SAGE Journal Articles

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Journal Article 1: Frey, L. R. (2004). The symbolic-interpretive perspective on group dynamics. Small Group Research, 35(3), 277-306.

Abstract: A symbolic-interpretive perspective as applied to the study of groups is concerned with understanding how group members use symbols and the effects of symbol usage on individual, relational, and collective processes and outcomes, as well as the manner in which groups and group dynamics themselves are products of such symbolic activity. After reviewing philosophical, theoretical, and methodological foundations of a symbolic-interpretive perspective, we offer a conceptual model and review some representative research that illuminates the nature of symbolic predispositions, practices, processes, and products in groups. We conclude by discussing some of the strengths and challenges of studying group dynamics from a symbolic-interpretive perspective.


Journal Article 2: Rosen, D., Lafontaine, P. R., & Hendrickson, B. (2011). Couchsurfing: Belonging and trust in a globally cooperative online social network. New Media & Society, 13(6), 981-998.

Abstract: The current study investigates engagement activities in an online resource exchange community exploring elements such as sense of belonging, connectedness, and trust. is an online cultural exchange community in which members from around the globe coordinate travel accommodations and organize gatherings with fellow members via a social media platform. Findings confirmed that members who have not met face-to-face with other members have a lower sense of belonging to the community than those who have. Increased attendance to gatherings was positively related to sense of belonging to the community, and hosting had a positive relationship with trust in the community. Additionally, CouchSurfers reported that they preferred to be contacted through personal e-mails rather than group e-mails, while those who reported an increased participation in gatherings found group e-mails to be useful.


Journal Article 3: Pawar, M. (2014). Social work practice with local communities in developing countries. SAGE Open, 4(2).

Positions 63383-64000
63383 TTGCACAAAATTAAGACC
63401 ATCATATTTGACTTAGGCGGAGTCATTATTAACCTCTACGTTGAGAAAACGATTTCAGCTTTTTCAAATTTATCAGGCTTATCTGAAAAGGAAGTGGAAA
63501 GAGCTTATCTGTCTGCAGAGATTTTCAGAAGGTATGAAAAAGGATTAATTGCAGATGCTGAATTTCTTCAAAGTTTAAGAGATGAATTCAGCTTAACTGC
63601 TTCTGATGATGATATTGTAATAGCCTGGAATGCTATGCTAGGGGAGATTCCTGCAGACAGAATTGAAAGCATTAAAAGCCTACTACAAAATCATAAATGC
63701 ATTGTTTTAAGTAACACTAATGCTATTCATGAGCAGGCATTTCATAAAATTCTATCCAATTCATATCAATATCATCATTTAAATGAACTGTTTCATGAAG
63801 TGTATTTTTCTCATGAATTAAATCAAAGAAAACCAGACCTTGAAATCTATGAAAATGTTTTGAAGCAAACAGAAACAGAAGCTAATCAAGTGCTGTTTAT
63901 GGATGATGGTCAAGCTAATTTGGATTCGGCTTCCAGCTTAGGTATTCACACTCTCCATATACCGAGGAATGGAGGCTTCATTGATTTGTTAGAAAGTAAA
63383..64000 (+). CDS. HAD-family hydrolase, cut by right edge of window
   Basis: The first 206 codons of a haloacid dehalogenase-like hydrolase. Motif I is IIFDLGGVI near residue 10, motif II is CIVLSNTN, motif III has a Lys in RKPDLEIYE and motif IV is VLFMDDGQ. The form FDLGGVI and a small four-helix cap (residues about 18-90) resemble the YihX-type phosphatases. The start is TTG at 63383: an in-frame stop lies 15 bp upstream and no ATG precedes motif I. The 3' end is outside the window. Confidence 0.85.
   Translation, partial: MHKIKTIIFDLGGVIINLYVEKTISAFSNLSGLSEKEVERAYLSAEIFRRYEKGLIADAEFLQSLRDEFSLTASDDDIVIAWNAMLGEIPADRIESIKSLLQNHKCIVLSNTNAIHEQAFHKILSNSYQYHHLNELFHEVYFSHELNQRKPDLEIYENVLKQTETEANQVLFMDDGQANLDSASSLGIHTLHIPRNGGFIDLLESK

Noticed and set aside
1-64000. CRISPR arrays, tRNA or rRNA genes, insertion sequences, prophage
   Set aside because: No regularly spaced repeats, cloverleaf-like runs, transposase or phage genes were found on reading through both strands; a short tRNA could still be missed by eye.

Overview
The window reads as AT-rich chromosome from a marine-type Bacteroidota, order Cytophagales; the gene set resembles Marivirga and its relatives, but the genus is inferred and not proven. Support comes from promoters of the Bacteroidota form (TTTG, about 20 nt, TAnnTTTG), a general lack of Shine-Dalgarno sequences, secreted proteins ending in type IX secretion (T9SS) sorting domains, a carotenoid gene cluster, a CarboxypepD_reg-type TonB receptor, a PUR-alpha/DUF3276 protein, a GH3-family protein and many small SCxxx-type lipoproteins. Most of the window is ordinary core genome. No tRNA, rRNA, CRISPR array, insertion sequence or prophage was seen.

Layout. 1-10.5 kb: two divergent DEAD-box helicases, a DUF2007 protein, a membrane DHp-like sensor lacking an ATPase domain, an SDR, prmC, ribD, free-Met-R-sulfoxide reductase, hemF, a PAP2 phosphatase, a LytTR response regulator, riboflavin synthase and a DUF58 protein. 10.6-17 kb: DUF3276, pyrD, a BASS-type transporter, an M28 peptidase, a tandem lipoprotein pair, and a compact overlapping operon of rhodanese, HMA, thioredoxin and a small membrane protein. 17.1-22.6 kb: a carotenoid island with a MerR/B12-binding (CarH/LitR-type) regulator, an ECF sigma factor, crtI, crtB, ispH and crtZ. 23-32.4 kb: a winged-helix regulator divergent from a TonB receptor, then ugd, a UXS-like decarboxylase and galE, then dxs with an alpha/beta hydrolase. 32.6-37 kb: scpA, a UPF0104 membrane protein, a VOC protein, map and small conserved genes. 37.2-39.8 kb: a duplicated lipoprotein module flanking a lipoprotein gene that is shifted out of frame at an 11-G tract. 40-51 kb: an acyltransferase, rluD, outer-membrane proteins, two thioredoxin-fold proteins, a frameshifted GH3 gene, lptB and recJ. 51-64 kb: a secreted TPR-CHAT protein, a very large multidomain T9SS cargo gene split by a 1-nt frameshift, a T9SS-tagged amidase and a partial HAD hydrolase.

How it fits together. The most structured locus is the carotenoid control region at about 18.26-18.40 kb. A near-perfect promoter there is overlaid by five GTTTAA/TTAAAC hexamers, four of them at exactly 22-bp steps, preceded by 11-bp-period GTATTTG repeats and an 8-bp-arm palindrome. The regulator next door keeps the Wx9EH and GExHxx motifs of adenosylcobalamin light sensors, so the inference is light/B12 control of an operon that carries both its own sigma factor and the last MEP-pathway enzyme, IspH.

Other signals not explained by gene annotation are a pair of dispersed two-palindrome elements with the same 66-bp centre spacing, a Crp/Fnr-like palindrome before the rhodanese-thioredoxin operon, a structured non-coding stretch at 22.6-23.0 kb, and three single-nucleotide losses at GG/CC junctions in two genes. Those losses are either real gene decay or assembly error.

Abstract: The article discusses some features of social work, broad community practice trends, and imperatives for political engagement in local communities in developing countries. Drawing on secondary data and the author’s observations and research on community development in developing countries, it addresses an important question: Do social workers practice in local communities generally, and particularly through political engagement? The analysis shows broad community practice trends in developing countries and argues that social workers and their profession are almost absent in local communities, and when they are so engaged, most of them do not engage politically. In view of local communities’ contexts and people’s deprived conditions, the imperatives for social workers to engage politically in community practice are discussed. These are as follows: adhering to values/principles-based social work practice with communities, making an entry and gaining acceptance, awareness-raising and capacity building, challenging exploitative and oppressive community power structures, and ensuring sustainable community development. In conclusion, it is argued that to effectively address these imperatives, social work may need to alter its non-political and non-religious neutral stand, where appropriate. In many situations, social workers need to focus on the profession’s fundamental values and principles and actively engage with local politics and power structures so as to improve the living conditions of people and local communities in developing countries.


Journal Article 4: Mathbor, G. M. (2007). Enhancement of community preparedness for natural disasters. International Social Work, 50(3), 357-369.

Abstract: This article examines the scope and prospect for effective utilization of social capital in mitigating the consequences of natural disasters that hit coastal regions. The article concludes by identifying the role of social work education and practice in building social capital for sustainable disaster relief and management.